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You have an error in your SQL syntax; check the manual that corresponds to your MySQL server version for the right syntax to use near ') ORDER BY comment_date ASC' at line 3 Effective Communications Can Be As Simple As Taking A Picture Effective Communications Can Be As Simple As Taking A Picture - Article Marketing

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Effective Communications Can Be As Simple As Taking A Picture

By: jessicaadams | Total views: 69 | Word Count: 934 | Date: Fri, 19 Jul 2013 - 9:27 PM

In a recent visit to Washington D.C., I had the honor of viewing our Nation's capital through my camera's viewfinder. I took a tour with a professional photographer who took our small class of six eager students to visit all of the famous sites of D.C.
I quickly learned that the lessons he taught could easily relate to business communications. So travel along with me to learn six tips to improve your message and your photography.
Determine Your Subject
In the first of six tips to connecting business communications and what I learned from the photographer in Washington, DC, we'll start with determining your subject.
Photos: In a photo you want to determine what the focal point of your picture will be. Rarely do we randomly point and click and expect an artistic finished product.
Select your subject and then position them/it in the center of your frame.
Business: This works perfect in business communications. Have you ever read a piece that was "all over the place?" There was a little bit of this and that and at the end of the piece you were confused as to the main theme or subject of the communication.
To clearly communicate your message you need to determine what the subject will be and what the objective of that subject is.
Once you've determined the subject and objective, your communication piece will be clear, in focus and easy to understand.
Example: You would like to send a communication to your customers about a new product that you are offering. Wrapping that product data around several other messages, like an industry update, the staff holiday party and a great recipe for cole slaw, will dilute your message of informing customers about this great new product.
When sending a message - make sure that everything else, from articles to photos, supports your subject.
Focus on the subject - come in CLOSE
Before you hit the shutter button on the camera or the SEND button on your email...come in closer.
Photos: When taking a picture of your loved one focus on the person rather than the building in the background.
In most cases when we are on vacation taking pictures of loved ones in front of famous sites, we step back and take a tiny picture of the person waving in front of the large object. The end result - a photo that isn't really focused on anything CLEARLY.
So come in close - position the person in the left or right corner of the picture - focus on the person with the famous site in the back and slightly blurred. Hey - it's a famous building; we all know what it is, right? So why not focus on the person - crisp, clear and close.
In communications: Same story holds true. You've selected the subject you want to communicate. Say you are writing to your customers/prospects about a new product you have to offer. Don't muddle the message with features or extra information that is unrelated to the topic.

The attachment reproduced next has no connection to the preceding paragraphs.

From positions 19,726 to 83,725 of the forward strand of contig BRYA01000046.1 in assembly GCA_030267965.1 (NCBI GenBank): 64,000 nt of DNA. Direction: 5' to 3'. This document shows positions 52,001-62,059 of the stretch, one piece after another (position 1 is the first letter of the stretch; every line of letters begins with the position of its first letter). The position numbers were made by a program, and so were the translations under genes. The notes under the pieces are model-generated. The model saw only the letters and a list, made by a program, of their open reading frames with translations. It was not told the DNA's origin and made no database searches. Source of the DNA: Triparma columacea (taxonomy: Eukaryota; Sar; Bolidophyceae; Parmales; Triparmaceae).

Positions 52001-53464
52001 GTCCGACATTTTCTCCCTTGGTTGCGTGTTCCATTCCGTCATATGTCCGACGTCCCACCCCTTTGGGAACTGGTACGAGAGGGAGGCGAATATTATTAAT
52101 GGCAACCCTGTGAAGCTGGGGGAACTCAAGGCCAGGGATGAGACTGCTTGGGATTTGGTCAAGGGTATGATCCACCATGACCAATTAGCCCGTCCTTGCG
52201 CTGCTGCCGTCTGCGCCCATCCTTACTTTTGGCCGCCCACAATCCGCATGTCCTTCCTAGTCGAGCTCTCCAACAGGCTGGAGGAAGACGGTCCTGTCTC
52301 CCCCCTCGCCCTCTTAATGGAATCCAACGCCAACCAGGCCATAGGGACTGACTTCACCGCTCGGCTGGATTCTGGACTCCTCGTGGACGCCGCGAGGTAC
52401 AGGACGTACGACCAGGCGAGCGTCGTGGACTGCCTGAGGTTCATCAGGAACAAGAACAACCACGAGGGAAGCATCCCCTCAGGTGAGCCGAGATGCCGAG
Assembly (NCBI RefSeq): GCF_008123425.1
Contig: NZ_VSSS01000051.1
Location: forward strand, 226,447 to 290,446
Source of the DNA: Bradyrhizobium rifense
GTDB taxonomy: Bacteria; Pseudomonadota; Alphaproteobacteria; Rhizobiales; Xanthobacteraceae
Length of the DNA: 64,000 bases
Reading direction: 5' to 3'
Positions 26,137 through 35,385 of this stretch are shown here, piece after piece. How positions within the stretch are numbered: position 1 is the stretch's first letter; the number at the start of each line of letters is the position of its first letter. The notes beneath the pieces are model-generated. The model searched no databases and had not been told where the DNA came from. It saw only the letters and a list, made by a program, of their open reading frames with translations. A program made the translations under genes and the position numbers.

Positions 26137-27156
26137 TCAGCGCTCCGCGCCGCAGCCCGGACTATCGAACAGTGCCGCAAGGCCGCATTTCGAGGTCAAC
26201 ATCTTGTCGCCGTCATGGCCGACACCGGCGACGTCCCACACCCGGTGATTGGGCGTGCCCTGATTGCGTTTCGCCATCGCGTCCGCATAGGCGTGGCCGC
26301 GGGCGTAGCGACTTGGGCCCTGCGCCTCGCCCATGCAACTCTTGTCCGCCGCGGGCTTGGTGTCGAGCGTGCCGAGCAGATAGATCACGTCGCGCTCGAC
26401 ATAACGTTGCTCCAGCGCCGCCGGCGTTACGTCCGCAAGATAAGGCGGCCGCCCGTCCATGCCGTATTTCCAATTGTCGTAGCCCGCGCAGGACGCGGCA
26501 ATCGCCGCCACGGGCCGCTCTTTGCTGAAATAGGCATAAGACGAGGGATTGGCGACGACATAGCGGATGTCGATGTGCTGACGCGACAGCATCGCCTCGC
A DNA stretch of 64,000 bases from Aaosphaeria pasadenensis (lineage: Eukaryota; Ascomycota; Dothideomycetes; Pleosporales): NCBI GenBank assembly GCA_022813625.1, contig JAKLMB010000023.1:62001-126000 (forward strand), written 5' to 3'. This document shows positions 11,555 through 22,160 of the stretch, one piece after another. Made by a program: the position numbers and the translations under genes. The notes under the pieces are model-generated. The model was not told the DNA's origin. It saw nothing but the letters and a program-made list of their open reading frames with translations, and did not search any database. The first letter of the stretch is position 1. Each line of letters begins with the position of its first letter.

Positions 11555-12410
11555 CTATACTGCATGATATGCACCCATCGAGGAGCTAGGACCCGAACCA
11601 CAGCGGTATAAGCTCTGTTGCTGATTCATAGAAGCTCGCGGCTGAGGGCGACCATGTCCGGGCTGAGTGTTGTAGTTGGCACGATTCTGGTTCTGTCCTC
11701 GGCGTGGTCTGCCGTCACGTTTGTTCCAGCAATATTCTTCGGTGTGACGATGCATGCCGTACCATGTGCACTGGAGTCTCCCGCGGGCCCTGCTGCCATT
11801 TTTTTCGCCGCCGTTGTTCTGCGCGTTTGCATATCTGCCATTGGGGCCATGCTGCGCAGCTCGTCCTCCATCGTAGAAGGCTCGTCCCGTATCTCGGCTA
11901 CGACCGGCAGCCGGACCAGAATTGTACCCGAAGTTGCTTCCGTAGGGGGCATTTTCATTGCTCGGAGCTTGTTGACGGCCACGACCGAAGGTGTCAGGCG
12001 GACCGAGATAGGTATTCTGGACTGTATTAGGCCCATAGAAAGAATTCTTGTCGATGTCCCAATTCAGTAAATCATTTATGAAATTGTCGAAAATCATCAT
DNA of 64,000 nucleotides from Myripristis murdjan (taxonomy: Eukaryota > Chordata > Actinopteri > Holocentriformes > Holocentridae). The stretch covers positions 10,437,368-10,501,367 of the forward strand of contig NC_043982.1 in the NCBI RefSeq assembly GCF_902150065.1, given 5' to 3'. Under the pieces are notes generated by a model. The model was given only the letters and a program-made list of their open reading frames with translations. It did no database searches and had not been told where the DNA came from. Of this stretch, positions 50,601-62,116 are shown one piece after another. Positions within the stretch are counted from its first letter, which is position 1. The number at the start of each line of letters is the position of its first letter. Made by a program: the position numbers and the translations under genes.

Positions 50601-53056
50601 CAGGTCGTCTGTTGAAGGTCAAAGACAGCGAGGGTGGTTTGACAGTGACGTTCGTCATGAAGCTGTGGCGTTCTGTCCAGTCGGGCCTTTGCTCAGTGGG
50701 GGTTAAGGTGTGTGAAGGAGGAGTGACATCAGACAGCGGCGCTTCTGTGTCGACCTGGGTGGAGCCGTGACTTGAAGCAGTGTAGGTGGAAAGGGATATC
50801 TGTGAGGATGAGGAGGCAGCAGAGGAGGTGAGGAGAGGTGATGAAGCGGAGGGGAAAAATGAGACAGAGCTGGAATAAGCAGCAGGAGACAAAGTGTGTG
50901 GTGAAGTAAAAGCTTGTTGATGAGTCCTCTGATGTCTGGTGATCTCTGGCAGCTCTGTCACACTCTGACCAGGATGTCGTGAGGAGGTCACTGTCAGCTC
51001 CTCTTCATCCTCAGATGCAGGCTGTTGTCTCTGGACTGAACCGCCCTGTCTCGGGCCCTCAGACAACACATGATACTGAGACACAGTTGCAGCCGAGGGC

Come in closer: look at the message from the reader's point of view. What problem will this new product solve? How will it make the person's life better? What is the BENEFIT to the customer?
Focus clearly on the benefit and your communication will be crisp, clear and close to the heart of the reader!
The Brain Edits But The Camera Doesn't
The DC photographer, told us that when we look through the camera, our brain edits out the stuff we aren't concentrating on. Then, when we get the picture developed, we find something in the frame that alters the art of the picture.
In Photos: In a picture I took of the Korea Memorial, the 38th Parallel, I was concentrating on the haunted look in the soldier's eye and totally missed the honking big green bus in the background. For me, it ruined the feeling I was trying to capture in the picture.
In Communications: Now think of your business communications. When you have an important message to communicate, make sure you look at it from all angles to ensure there isn't a pesky detail that might alter the tone of your message.
Example: in my previous company we would frequently receive information in our paycheck envelopes. One such message was printed on PINK PAPER. Talk about receiving a "pink slip." My colleagues and I had a hard time getting past the color of the paper to see what the message was.
Another example is the timing of your message. Are you sending out a sensitive message to arrive on a Friday? From the reader's perspective, they will now have to wait the entire weekend to call with questions or for clarification thereby increasing their emotional response.
I'd recommend having someone proofread your message prior to sending to ensure that you haven't missed a detail.
One final story on that subject. In my past company, the president would frequently hold open-door meetings and invite all associates to come and ask company questions. My department would create a flyer announcing the details of the meeting and post them around the building. One such poster was supposed to say "A Message From the President."
Luckily, we proof read everything we sent from our department, and found that the flyer actually read: "A Massage From the President."
Changes the tone of the message a little bit, doesn't it???

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